Posted on May 18, 2020 at 4:01 PM
Scarcity, the mother of rationing, is forcing society to consider how in an unfolding pandemic to allocate limited resources like ventilators. If more people fall critically ill with Covid-19 than can be adequately cared for, then lifesaving interventions must be withheld from some individuals to give others a chance to survive. It is imperative we ply just criteria to ration resources in these terrible situations, should they arise.
In this context Franklin Miller recently suggested using age as a criterion for rationing ventilators. Miller argues for an initial age cutoff of 80 years; if the need for ventilators exceeds the supply, then all individuals 80 years or older would forgo mechanical ventilation. If the situation worsens, ventilators could also be withheld from those over the age 70 and another comorbidity, and in a worst-case scenario, from all individuals 70 years or older.
In this essay I make no attempt to survey alternative rationing policies for the Covid-19 pandemic. Nor do I judge the normative merits of rationing by age. My focus here is to show that one of Miller’s motivating aims—saving the most lives—might be better realized without strict age cutoffs.
The argument for rationing by age begins with the observation that elderly people suffer the worst outcomes in Covid-19. Miller points to two retrospective studies from two of the first cities affected by Covid-19. The larger study included 1,591 people admitted to a regional ICU in Lombardy, Italy. These data “demonstrated considerably higher rates of mortality depending on age: 29% for those 61-70; 40% for those 71-80; and 55% for those 81 and older. The second study included 52 patients admitted to a single ICU in Wuhan, China. As Miller wrote, “Of 10 patients aged 70 and older, only 1 survived.” These studies demonstrate older patients have greater risk of death from Covid-19; scarce resources like ventilators should not be distributed to those above a certain age since, by comparison, younger patients are more likely to survive.
But if the goal in allocating scarce resources is to prioritize those most likely to survive, then age cannot always take precedence. A healthy 82-year-old may have the same or better chances on a ventilator for Covid-19 as a 62-year-old who has multiple underlying comorbidities or is in septic shock or is hypoxemic on supplemental oxygen, or as a 42-year-old who develops acute cardiac injury. Were age allowed to override all other prognostic considerations—as with a cutoff of 70 or 80 years—then more consequential risk factors might not be reflected in rationing decisions. As a result, those most likely to survive Covid-19 with intervention will not always be prioritized for scarce resources. If the goal in the pandemic is to save the greatest number of lives, why not distill age-based criteria down to risk factors for survival?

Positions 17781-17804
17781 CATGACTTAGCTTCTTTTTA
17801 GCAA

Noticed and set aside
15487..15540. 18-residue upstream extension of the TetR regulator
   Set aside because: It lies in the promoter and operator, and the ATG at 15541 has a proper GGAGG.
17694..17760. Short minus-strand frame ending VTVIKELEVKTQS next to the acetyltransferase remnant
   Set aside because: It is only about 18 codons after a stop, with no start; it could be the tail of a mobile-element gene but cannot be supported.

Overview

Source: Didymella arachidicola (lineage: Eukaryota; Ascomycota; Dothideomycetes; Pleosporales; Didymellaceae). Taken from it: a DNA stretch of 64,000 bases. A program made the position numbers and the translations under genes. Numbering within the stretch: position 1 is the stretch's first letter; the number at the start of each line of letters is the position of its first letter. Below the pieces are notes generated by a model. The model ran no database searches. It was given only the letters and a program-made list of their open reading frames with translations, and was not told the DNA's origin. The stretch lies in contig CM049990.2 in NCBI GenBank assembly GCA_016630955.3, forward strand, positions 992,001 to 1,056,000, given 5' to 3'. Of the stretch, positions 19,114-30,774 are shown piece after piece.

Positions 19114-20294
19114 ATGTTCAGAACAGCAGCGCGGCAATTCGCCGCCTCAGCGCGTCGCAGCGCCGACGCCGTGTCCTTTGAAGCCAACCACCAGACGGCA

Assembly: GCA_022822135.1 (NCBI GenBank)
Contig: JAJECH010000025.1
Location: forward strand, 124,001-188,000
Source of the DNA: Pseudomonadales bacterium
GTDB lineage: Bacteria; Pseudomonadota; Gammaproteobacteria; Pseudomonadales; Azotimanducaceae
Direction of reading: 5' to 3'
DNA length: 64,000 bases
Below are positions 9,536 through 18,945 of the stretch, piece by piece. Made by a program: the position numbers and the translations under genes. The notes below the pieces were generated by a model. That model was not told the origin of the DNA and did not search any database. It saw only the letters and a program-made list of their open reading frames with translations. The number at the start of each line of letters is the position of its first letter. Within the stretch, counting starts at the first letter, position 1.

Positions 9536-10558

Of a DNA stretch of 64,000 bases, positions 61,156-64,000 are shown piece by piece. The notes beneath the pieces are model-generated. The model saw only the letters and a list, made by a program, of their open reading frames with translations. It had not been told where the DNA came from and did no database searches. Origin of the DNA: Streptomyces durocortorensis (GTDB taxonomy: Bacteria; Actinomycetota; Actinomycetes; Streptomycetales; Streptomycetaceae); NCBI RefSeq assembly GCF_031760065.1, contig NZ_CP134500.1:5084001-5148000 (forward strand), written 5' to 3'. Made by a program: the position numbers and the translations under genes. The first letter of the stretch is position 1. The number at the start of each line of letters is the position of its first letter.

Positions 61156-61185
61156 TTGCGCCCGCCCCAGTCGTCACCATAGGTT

To be clear, I agree that age correlates with mortality in Covid-19. But the available information is too incomplete to justify a universal age cutoff on the basis of outcome. The Lombardy study, for instance, which was the larger of the two reports, provided outcomes for just 22 individuals over 80 years old. The Wuhan study included 2. All 22 of the patients in Lombardy had at least one comorbidity. What is the risk of mortality in Covid-19 among patients above the age of 80 with no other comorbidity? This remains uncertain. Until the relationship between age and comorbidity in Covid-19 is better understood, it would be premature for exclusion criteria to use age cutoffs (or any other bright-red-line criteria) on the basis of population outcome.
As a final note, I wonder if the earliest Covid-19 data need to be interpreted with added caution in this context: the published rates of mortality might already reflect the consequences of scarcity. The reports from Lombardy described a catastrophic surge of patients suffering from Covid-19 that overwhelmed the Italian health care infrastructure and required critical care resources to be rationed. Some hospitals are reported to have implemented ad hoc age cutoffs; in one topical case, a healthy 80-year-old with Covid-19 did not receive mechanical ventilation on the basis of his age. Until we have data from more fronts of the pandemic, we may not know the extent to which the observed trends in mortality were caused by (and thus can only circularly serve as justification for) rationing on the basis of age.
J. Bradley Segal, MD, MBE, is a resident in Child Neurology at Stanford University. Twitter: @bradsegal
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